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2016 Great Britain 5 oz Prf Silver Queen's 90th Birthday

2016 Great Britain 5 oz Prf Silver Queen's 90th Birthday

On April 21, 2016 Queen Elizabeth II will become the first British monarch to reach 90 years of age. Celebrate The Queen’s 90th birthday with this lovely coin!

Coin Highlights:

  • Contains 5.025 oz of .999 fine Silver.
  • Comes in a box and includes a certificate of authenticity.
  • Mintage of only 1,750 proof coins.
  • Obverse: Portrays the fifth definitive portrait of Queen Elizabeth II, designed by Jody Clark.
  • Reverse: Celebrates the Queen's love of flowers and features nine roses, one for each decade of the Queen's life.

Celebrate this exciting milestone with the Queen! Add this 5 oz Proof Silver Queen's 90th Birthday coin to your cart today!

Christopher Hobbs is a well-respected painter, sculptor and illustrator with a background in the film industry. His paintings and sculptures have been displayed at the British Library and his mosaic designs were featured at Westminster Cathedral. He has worked with some of the world’s leading museums, including the Victoria and Albert Museum in London.

Christopher’s design was inspired by the heraldic rose of England and The Queen’s love of flowers. It features a central cypher, a heraldic device similar to a monogram that represents the monarch’s name and title, of ‘EIIR’, which is surrounded by a classical wreath of celebration. The roses are more natural than heraldic, each one different from the other. Nine roses were used to signify the nine decades of The Queen’s life. The design has an oval rather than circular form to give more space to the central lettering and to add interest to the coin.

One of the oldest institutions in the world, the Royal Mint began producing coins for England, and eventually Great Britain, more than 1,100 years ago. The mint also produces and exports coins for other countries, as well as military medals, and other products for the British government. The Royal Mint has been witness to the legendary kings and queens, political upheavals, social and governmental progress, and scientific and technological breakthroughs.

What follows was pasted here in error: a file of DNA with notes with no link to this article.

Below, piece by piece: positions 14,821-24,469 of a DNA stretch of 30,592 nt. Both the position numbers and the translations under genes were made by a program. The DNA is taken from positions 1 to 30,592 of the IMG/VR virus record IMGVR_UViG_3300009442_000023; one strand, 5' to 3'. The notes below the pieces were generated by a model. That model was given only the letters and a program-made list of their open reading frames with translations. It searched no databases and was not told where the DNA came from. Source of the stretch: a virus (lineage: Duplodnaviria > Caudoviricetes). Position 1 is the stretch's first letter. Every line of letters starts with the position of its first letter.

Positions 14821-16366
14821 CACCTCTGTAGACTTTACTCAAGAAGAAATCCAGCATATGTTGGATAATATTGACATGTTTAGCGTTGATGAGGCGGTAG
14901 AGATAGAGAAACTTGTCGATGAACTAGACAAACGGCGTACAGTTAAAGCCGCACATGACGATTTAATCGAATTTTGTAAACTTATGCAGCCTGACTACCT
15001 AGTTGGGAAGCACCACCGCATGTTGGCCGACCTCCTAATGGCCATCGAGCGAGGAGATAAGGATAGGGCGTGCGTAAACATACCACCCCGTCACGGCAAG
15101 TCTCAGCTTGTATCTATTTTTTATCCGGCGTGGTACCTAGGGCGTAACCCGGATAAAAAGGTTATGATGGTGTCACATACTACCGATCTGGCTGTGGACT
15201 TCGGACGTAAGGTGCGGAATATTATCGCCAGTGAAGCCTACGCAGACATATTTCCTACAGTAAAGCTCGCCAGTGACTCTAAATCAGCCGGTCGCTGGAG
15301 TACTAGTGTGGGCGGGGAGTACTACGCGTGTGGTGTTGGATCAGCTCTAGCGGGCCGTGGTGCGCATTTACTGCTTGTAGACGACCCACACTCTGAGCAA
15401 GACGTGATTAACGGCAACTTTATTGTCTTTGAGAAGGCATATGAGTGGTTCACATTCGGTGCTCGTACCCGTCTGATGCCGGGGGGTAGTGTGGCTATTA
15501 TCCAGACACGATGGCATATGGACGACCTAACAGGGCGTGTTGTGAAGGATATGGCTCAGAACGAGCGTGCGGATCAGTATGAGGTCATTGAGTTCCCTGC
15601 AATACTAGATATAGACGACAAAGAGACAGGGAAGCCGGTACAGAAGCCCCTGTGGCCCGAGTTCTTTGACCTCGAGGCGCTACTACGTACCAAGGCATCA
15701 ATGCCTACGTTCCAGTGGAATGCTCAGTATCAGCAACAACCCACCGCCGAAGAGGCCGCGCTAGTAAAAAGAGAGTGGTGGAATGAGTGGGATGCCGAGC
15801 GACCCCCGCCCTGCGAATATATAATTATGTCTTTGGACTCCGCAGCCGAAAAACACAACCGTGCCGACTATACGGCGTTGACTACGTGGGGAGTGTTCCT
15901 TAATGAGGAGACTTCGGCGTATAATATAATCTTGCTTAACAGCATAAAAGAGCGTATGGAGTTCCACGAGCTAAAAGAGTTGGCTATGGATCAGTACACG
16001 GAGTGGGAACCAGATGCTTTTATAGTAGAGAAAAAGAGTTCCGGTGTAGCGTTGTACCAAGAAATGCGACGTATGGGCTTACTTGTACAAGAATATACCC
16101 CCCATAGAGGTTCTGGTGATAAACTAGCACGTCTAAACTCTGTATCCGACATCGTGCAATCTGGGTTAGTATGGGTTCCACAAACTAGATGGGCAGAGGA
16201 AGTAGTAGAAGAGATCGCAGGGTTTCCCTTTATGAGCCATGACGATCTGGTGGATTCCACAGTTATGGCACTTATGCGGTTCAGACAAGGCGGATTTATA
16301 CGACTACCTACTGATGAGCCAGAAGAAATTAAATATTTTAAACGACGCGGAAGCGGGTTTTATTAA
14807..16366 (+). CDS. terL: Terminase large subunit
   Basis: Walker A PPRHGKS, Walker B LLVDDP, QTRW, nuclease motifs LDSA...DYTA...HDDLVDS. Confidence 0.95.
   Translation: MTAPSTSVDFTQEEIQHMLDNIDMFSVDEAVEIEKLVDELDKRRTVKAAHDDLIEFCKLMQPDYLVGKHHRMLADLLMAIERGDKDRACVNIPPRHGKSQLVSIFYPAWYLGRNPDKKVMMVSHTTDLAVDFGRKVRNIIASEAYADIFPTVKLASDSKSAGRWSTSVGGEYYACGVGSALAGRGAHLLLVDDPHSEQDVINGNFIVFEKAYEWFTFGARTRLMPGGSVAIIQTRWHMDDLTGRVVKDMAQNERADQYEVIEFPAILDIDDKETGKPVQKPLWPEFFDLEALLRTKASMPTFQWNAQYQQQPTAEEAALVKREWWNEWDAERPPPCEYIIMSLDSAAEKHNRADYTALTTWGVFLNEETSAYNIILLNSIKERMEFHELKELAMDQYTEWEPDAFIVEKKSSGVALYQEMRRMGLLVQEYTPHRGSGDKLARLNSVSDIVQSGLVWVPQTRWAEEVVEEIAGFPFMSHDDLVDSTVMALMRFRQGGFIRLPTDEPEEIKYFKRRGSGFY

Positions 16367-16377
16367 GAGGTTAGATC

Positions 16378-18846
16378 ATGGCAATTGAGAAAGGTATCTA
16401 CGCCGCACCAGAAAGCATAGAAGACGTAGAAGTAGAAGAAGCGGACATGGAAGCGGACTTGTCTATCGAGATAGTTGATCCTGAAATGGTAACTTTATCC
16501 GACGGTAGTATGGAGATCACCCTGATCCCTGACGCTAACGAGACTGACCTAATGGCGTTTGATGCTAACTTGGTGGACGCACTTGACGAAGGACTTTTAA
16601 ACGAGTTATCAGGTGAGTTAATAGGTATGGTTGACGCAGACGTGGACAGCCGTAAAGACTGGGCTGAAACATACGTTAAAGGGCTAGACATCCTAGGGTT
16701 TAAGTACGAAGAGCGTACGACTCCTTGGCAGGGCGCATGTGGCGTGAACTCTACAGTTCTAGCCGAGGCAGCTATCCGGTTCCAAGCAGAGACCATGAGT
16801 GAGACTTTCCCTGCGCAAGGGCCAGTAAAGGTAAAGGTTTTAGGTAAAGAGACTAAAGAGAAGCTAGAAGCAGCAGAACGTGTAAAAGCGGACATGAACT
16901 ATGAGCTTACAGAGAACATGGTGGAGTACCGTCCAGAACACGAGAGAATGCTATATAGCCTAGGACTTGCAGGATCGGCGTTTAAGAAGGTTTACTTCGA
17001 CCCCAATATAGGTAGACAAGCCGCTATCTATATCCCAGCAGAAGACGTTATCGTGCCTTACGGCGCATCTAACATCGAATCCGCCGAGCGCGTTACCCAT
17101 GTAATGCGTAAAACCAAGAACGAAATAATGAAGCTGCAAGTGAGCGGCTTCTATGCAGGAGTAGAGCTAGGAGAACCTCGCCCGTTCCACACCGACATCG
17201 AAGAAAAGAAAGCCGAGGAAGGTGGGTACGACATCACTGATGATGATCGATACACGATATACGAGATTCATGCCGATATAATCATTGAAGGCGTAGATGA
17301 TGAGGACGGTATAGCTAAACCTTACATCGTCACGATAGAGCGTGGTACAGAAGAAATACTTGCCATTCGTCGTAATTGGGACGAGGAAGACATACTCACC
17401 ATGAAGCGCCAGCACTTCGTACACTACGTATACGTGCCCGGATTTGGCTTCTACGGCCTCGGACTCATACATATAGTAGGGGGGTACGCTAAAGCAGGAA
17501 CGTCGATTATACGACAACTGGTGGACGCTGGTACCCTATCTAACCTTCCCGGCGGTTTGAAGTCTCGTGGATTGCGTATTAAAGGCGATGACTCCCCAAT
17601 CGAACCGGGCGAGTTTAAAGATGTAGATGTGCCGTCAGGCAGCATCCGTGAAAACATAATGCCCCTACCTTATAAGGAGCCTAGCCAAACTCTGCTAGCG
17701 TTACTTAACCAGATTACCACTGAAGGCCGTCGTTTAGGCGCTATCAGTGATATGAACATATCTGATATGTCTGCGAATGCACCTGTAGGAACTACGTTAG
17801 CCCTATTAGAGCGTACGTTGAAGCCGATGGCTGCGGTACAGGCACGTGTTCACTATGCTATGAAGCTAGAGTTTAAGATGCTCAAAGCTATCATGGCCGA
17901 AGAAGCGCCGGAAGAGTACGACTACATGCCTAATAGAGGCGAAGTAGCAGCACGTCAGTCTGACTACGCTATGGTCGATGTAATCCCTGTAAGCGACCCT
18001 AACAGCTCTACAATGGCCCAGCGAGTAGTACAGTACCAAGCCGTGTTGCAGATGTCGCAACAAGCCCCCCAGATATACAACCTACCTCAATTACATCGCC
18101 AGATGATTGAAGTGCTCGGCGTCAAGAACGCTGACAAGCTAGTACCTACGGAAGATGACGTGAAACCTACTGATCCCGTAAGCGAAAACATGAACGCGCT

The minting of coins began in England around the end of the second century B.C. Around A.D. 650, coins were made by craftsmen called “moneyers” in London. In 886, during the reign of Alfred the Great, the London Mint was designated to be a single institution, though there were many other mints in operation around this time. In 1279 the London Mint was moved to the Tower of London where it remained for the next 500 years. Famed physicist Sir Isaac Newton was the Warden of the Mint in 1696 and as such was responsible for investigating cases of counterfeiting. Three years later he was made Master of the Mint, until his death in 1727, and was responsible for moving England from the Silver standard to the Gold standard in 1717.

The Royal Mint had outgrown its home in the Tower of London so during the 18th century the rickety wooden shacks the mint occupied were rebuilt to accommodate mechanized and rolling mills and coining presses and provide more space. Soon, however, the mint outgrew this new location and in 1809, the mint moved from the Tower of London to an adjacent site in East Smithfield called Tower Hill. By 1899, the Royal Mint was striking 100 million coins a year.

In 1967 it was announced that mint would move from its location at Tower Hill to Llantrisant, Wales, following Parliament’s decision to decimalize currency and in 1968 the first coins were officially struck by Her Majesty Queen Elizabeth II at the new location in Wales. In 1986, the Royal Mint celebrated 11 centuries of continuous minting. In 2009, the Royal Mint was vested into a government-owned company to provide greater operating and commercial freedom.

One unique aspect of the Royal Mint is a procedure known as the Trial of the Pyx, dates back to 1282 and ensures newly-minted coins meet required government standards. The trials have been held once a each year since their inception and have changed very little over time. These trials are presided over by a judge with a jury of expert assayers and were held at the Palace of Westminster before they were moved to the modern-day site at the Hall of the Worshipful Company of Goldsmiths. The ceremony was so named after the boxwood chest in which coins were placed for presentation to the jury.

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